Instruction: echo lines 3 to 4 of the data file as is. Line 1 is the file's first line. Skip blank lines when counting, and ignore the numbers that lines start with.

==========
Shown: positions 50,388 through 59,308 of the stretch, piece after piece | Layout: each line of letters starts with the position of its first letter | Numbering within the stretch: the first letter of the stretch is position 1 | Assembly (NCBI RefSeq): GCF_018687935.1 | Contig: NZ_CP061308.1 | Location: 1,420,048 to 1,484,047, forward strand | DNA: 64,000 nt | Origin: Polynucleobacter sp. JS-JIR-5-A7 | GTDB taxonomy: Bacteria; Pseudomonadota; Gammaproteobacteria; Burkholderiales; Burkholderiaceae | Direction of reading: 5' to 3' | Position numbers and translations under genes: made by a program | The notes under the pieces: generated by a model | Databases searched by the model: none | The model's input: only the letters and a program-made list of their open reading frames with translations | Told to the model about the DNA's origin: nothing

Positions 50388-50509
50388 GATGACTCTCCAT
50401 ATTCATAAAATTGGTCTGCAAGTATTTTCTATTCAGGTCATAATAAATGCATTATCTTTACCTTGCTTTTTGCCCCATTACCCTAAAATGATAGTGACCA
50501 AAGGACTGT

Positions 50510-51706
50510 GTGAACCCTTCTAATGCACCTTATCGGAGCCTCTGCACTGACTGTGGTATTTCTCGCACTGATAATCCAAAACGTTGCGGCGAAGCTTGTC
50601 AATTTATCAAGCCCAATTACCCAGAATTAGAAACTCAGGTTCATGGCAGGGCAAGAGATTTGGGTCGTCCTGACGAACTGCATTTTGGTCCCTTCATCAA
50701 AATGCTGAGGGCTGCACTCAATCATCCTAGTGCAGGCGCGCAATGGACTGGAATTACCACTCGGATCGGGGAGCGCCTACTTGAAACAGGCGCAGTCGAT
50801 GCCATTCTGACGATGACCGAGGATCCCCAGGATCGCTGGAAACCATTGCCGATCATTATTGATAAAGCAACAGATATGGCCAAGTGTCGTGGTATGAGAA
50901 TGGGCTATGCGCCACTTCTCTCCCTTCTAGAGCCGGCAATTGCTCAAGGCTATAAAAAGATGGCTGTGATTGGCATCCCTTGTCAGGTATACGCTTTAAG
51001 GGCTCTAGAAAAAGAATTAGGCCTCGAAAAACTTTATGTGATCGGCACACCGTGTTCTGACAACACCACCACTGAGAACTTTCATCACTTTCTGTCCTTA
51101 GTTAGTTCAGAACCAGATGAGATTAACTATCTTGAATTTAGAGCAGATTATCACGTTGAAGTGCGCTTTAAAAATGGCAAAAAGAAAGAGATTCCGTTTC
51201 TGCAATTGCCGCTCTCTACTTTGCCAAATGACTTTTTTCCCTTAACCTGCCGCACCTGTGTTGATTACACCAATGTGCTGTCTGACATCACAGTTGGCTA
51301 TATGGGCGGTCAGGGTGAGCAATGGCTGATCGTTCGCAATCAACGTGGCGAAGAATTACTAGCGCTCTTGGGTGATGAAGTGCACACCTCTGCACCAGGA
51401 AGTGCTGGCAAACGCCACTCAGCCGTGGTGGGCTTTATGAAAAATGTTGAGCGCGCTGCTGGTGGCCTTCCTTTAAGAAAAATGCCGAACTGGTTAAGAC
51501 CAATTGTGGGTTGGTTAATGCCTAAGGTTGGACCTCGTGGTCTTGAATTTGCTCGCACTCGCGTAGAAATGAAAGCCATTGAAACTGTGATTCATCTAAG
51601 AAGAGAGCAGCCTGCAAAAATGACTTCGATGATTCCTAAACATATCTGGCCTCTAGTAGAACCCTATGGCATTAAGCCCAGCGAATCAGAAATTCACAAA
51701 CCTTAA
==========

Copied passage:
50388 GATGACTCTCCAT
50401 ATTCATAAAATTGGTCTGCAAGTATTTTCTATTCAGGTCATAATAAATGCATTATCTTTACCTTGCTTTTTGCCCCATTACCCTAAAATGATAGTGACCA